"With the hazardous materials, you really don't want to take a risk, especially with small children," said Shane McDonnell, who was back at home after spending two nights with his wife and four kids -- ages 13, 12, 8 and 3 -- at an Embassy Suites in nearby Cary. "You don't want anything getting into their respiratory system at an early age."

There were no reports of serious injuries caused by the fire or the chemical haze it produced. Officials said 44 people went to emergency rooms, most complaining of breathing problems, but nearly all had been released by midday Friday.

Shelters took in several hundred people after the fire started late Thursday, but just 30 remained Friday night when officials of EQ Industrial offered to send them to hotels. All but five people accepted the offer.

"We just treated it like we were camping," said Tim Carley, who, along with his family, pulled into the driveway of his Apex home just minutes after the evacuation was lifted. "And the only person stressed out was our dog."

That evacuation disrupted the lives of thousands. Schools were closed Friday, along with downtown Apex. Nearly every high school football game in the county was canceled.

Cause Of Blaze Still Being Probed

Officials from the Environmental Protection Agency were testing onsite Saturday, and a team from the

U.S. Chemical Safety and Hazard Investigation Board (CSB) arrived to assess the incident and determine what might have happened, why it might have happened, and what can be done to prevent a similar incident from happening again.

CSB Chairwoman Carolyn W. Merritt said the team would also look at the company's emergency preparedness and response as well as the community's knowledge about the facility.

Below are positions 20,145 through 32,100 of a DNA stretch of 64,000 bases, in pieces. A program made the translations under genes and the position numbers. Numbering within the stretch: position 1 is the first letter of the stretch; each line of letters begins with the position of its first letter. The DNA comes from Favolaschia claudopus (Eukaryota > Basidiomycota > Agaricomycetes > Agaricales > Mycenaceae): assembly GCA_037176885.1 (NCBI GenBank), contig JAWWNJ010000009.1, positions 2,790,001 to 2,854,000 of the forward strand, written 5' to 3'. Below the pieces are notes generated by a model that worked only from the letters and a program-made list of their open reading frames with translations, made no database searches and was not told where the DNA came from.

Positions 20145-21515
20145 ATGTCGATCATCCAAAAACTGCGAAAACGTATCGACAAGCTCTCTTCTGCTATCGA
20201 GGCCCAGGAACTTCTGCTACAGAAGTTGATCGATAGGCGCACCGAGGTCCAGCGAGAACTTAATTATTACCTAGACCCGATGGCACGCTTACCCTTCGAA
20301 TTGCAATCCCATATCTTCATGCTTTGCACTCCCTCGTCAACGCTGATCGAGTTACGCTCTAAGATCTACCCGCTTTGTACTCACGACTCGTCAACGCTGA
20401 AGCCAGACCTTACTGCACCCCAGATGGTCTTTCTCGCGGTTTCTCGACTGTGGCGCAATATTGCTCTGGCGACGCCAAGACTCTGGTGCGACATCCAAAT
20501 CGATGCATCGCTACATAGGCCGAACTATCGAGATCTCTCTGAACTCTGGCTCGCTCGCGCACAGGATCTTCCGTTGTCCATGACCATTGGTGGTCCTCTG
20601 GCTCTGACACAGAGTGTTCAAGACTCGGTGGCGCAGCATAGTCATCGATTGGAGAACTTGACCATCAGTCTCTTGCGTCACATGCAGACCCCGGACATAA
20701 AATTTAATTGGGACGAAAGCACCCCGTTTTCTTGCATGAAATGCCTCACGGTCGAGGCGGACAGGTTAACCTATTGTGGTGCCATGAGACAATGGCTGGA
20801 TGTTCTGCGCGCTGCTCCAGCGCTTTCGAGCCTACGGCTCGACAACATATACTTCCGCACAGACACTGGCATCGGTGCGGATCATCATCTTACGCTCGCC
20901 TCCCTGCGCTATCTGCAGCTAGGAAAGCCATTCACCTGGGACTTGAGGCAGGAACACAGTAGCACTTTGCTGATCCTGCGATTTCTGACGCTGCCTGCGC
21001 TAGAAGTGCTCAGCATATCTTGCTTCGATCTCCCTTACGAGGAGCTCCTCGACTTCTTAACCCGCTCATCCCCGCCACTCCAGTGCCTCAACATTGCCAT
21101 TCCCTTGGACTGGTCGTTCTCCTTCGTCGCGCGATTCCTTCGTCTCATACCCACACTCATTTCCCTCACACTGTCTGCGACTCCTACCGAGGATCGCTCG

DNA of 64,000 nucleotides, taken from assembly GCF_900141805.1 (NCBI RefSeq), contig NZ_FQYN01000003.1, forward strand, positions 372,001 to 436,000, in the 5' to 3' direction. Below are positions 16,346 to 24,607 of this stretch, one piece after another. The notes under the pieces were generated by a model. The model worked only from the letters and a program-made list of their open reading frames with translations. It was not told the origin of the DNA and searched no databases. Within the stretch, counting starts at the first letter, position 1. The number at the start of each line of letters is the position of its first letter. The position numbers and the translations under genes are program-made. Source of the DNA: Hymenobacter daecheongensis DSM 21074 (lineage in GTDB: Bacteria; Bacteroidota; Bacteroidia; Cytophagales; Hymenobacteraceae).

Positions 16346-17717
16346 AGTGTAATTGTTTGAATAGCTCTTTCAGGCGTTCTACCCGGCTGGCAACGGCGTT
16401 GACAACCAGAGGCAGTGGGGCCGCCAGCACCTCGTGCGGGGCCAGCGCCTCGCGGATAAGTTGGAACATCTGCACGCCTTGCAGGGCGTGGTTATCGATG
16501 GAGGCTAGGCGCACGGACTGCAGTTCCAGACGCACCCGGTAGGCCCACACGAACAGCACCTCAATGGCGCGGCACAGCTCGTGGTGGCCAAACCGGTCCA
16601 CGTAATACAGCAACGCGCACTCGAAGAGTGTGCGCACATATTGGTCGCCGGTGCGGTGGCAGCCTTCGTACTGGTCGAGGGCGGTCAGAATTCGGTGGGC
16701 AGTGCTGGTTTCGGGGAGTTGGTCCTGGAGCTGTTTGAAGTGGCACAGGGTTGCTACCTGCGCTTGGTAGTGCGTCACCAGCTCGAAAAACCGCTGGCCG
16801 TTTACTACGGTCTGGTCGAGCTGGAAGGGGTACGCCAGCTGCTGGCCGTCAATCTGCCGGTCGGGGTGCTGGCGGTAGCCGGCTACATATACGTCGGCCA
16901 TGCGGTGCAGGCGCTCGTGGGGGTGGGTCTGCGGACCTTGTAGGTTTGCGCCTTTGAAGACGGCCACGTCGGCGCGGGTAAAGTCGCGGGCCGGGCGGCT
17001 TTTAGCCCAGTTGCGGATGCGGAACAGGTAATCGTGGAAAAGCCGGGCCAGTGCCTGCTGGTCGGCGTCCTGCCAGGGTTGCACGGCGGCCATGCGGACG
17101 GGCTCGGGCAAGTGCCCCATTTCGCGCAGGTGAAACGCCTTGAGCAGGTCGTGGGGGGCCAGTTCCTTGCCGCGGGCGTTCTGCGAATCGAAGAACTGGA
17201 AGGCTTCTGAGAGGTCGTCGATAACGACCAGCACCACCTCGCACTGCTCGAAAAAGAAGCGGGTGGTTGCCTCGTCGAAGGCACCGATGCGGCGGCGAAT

The CSB does not issue citations or fines but does make safety recommendations to plants, industry organizations and regulatory agencies, such as the EPA.

As to what caused the fire, Haraway said Saturday morning that officials still don't know, nor do they know what chemicals or hazardous material might have burned.

"Because of the many different types of waste that we bring in, it's very difficult to determine the cause of the fire," EQ spokesman Robert Doyle said.

State Department of Environment and Natural Resources officials said Friday their tests "had not detected anything out of the ordinary in the air." The state also determined that water supplies downstream from the fire appeared to be safe, though they were still conducting additional tests.

In March, the state fined EQ $32,000 for six violations at the plant, including failing to take steps to "minimize the possibility of a sudden or non-sudden release of hazardous waste ... which could threaten human health or the environment."

Doyle cautioned the violations might not have had anything to do with the fire, and the state said the company had passed a required inspection as recently as Sept. 28-29.

Last year, a similar fire at one of the company's plants in Romulus, Mich., drove about 2,000 people from their homes and sent at least 32 people to hospitals for treatment.

An investigation is still active, said Robert McCann, a spokesman for the Michigan Department of Environmental Quality. He said in an e-mail that extensive damage from the fire had made it difficult to determine a cause and whether there were any violations at the plant.

Also Friday, two Apex residents filed suit in state court against EQ, seeking damages for the loss of use and enjoyment of their property. The suit, which seeks class-action status, also asks for punitive damages and an order directing EQ to pay for environmental and medical testing.